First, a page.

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Good news, aspiring rock stars: It's now officially okay to sell out. The once-stigmatizing concept has been rendered irrelevant in the last several years as TV and film directors, music supervisors, and advertising creatives search out ever more respectable sounds for their projects. Now an up-and-coming indie band or hiphop outfit is just as likely to show up in a Coke commercial as an anonymous, made-for-TV soundtrack. Consensus agrees that there's no shame in selling your work if it enables you and your bandmates to make a living making music—just be sure that you're not spending your integrity to pay your rent.

So, how do you do it?

"You have to join a performance-rights organization," says John Bahr, marketing associate for the American Society of Composers, Authors, and Publishers—better known as ASCAP. "You can't collect money for performance royalties otherwise." Based in New York, ASCAP is one of the two primary performance-rights groups, along with Broadcast Music Inc. (BMI). Both keep track of public performances of their clients' songs, collect royalties from venues licensed to play the music, and pay those royalties to their clients.

"You might first think of concert performances," Bahr says, "but it's basically public performance of music—radio, TV, sports stadiums, bus companies, airlines, supermarket chains. Radio and TV are the biggest ones, but if you choose to have music in your large franchise restaurant, we think the music adds something to the experience, just like having readily available napkins. So if a restaurant or radio station plays your song all the time, you can't collect that part of the money unless you're a member of a PRO."

Unlike BMI, ASCAP is a nonprofit with nearly 100 years of history claiming licensing fees for its members. Membership is free, online registration is available, and you can only benefit from joining. "There's no reason not to," Bahr says. "It should be one of the first things you do as a band, before you send out your press kit. As a member, you look more professional."

However, Bahr says ASCAP's main focus isn't musicians and bands; royalties are paid to registered songwriters, not necessarily the person singing the song. "Britney Spears, for instance," he says. "She basically writes nothing of her own. So all the millions of times her songs are played on the radio, she's never earned a penny. Some huge stars only earn a few dollars from ASCAP," he says, while plenty of people you've never heard of make a mint writing for country stars. It might seem idealistic, but that principle applies even to the most small-time coffee-shop balladeer.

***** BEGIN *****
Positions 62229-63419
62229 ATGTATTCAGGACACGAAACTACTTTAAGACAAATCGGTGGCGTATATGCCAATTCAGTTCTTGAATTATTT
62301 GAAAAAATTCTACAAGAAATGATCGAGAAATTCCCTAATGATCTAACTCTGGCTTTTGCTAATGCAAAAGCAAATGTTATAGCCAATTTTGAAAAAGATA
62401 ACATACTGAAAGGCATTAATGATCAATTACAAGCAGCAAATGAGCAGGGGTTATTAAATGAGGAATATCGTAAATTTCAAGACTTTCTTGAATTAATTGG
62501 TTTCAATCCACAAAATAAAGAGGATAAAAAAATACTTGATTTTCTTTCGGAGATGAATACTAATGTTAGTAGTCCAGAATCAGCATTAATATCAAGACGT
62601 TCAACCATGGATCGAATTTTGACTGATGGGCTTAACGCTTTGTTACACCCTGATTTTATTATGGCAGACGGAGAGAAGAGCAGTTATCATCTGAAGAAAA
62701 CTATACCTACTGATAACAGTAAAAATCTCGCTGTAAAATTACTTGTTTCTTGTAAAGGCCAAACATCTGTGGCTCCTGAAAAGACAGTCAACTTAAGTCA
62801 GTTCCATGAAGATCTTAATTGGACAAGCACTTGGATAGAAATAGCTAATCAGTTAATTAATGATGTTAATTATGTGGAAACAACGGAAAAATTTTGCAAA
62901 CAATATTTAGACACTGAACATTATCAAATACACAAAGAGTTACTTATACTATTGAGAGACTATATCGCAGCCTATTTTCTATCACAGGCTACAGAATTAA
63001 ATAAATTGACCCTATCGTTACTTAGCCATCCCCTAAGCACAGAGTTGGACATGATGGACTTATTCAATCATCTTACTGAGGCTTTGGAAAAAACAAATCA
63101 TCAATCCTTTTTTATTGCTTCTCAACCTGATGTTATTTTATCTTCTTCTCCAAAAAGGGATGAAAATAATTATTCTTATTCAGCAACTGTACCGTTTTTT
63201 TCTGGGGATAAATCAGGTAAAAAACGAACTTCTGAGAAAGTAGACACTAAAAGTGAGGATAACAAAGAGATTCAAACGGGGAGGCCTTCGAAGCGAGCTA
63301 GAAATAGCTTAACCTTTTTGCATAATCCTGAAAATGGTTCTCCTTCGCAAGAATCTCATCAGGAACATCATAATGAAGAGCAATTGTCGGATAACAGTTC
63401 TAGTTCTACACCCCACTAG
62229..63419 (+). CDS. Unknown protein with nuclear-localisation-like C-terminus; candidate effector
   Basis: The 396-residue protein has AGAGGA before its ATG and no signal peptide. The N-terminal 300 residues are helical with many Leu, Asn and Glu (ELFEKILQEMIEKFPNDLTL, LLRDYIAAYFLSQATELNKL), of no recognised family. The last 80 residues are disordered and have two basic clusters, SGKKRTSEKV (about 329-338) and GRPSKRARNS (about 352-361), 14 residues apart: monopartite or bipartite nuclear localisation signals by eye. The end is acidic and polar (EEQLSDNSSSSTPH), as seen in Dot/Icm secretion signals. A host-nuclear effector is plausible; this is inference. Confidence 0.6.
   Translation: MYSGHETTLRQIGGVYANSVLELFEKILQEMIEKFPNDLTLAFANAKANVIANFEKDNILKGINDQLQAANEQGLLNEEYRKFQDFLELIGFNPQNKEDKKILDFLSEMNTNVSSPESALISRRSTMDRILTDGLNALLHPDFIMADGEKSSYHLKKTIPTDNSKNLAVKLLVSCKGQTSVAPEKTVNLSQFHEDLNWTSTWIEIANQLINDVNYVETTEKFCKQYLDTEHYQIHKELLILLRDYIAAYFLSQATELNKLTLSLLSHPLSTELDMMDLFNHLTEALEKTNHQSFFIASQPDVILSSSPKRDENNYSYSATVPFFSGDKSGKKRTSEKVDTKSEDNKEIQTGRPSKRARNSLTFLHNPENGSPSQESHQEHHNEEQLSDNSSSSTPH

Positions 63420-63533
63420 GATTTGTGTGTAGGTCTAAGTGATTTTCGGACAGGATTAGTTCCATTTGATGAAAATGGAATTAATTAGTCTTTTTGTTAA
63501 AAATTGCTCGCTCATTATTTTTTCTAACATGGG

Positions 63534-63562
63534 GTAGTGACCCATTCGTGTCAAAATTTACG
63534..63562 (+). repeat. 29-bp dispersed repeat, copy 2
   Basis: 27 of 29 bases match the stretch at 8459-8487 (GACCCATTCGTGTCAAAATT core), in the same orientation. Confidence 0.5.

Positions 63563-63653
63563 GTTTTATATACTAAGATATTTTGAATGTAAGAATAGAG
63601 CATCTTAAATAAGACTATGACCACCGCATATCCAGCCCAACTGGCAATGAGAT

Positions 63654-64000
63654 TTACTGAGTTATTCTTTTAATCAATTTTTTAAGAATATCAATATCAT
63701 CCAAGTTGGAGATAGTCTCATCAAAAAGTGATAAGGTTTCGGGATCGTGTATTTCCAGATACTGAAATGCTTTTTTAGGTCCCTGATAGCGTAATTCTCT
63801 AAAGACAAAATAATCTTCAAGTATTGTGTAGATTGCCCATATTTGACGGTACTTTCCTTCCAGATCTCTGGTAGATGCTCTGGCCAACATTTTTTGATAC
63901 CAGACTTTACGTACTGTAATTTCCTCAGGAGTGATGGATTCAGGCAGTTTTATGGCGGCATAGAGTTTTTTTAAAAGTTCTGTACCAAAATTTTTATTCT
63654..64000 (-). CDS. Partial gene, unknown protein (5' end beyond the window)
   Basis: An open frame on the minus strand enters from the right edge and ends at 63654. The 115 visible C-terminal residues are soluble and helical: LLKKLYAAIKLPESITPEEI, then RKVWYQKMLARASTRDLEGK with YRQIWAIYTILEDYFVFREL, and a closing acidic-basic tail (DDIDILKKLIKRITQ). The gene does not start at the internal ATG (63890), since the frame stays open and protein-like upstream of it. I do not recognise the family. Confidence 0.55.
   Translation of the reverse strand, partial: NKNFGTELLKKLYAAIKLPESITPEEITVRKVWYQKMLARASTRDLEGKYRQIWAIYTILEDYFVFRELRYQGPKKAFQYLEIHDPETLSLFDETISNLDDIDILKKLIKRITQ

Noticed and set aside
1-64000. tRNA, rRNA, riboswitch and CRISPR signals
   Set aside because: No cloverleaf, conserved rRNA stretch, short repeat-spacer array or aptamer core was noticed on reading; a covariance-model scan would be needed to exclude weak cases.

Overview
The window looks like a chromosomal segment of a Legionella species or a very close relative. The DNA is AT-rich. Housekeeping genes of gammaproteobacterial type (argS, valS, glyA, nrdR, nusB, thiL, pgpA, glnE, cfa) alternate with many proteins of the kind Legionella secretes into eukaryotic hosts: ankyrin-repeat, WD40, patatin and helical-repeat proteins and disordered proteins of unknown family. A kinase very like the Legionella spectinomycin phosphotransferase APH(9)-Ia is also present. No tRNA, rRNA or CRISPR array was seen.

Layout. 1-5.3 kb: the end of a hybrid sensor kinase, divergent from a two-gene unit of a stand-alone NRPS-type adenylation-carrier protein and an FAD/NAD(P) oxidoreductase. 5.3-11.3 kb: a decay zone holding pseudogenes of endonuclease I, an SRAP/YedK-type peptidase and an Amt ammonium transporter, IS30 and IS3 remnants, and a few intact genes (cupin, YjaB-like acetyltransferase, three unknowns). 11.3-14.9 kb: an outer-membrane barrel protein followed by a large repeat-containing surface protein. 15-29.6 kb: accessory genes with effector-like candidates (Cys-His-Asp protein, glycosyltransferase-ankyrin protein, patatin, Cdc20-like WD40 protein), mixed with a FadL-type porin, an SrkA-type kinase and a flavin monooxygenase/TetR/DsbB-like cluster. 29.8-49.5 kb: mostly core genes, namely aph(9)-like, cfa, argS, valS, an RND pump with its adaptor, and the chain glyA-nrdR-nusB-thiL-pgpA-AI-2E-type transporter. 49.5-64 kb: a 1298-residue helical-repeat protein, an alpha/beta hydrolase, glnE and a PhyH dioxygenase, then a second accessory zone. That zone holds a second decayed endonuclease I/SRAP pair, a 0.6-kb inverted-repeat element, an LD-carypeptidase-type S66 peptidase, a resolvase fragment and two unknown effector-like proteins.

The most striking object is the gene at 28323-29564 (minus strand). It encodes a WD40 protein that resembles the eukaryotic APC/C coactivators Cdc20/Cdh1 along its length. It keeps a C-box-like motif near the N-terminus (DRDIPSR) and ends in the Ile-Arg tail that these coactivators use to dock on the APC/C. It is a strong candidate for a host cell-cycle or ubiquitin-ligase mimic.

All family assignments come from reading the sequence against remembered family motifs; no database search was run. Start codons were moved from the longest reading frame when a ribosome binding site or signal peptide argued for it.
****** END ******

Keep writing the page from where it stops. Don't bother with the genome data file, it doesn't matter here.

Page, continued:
"You might think, 'I'm not really a songwriter, I'm just playing this in my bedroom,'" Bahr says, "but it could get out there, even after your lifetime, and it could earn a lot of money."

So you're registered with a PRO and ready to rake in the cheddar from Hollywood and Madison Avenue. Problem is, Grey's Anatomy isn't calling and you're still waiting to hear from Volkswagen. The next thing you need to do is get your music to a licensing agent. These are the people in direct contact with the music supervisors working on TV-show and movie soundtracks and the advertising creatives searching for music that will brand the products they represent.

Jennifer Czeisler is the vice president of Sub Pop Records' licensing department here in Seattle. Czeisler has been with the label for 10 years and has seen the licensing game—and the movies, shows, and commercials that play it—change drastically. "These days people are interested in finding really good music and I didn't always feel that that was the case," she says. "Before, we'd place the most platinum-selling bands we could get. It wasn't about new stuff or interesting things."

Czeisler works almost exclusively with Sub Pop bands—the Shins, the Postal Service, Iron and Wine, the Album Leaf are the most sought after—and has seen licensing become a major component of the label's revenues. "We do so much licensing business it's really remarkable," she says. "It's never been better as far as the amount of requests that come in, and the variety."

She cites the recent placement of a Kelly Stoltz song in a Swedish Volvo commercial as a good example. "People have been very interested in him in the Nordic countries" since the commercial, she says, which will lead to a rerelease of the song as a single there as well as a potential Scandinavian tour.

In direct opposition to notions of selling out is the common denominator Czeisler says music supervisors and ad creatives all look for: "I feel like they're drawn to the entire package. They like knowing that there's a real band, that there's integrity behind it. That has to be there for the music to resonate."

So there it is—integrity no longer equates to poverty.

"If we can sell 20,000 records and do a little licensing," Czeisler says, "a band can make a nice life for themselves. Why is that bad? Otherwise they can't make any more records and they can't keep playing, and that's, I think, a much worse fate than having their song in a commercial." recommended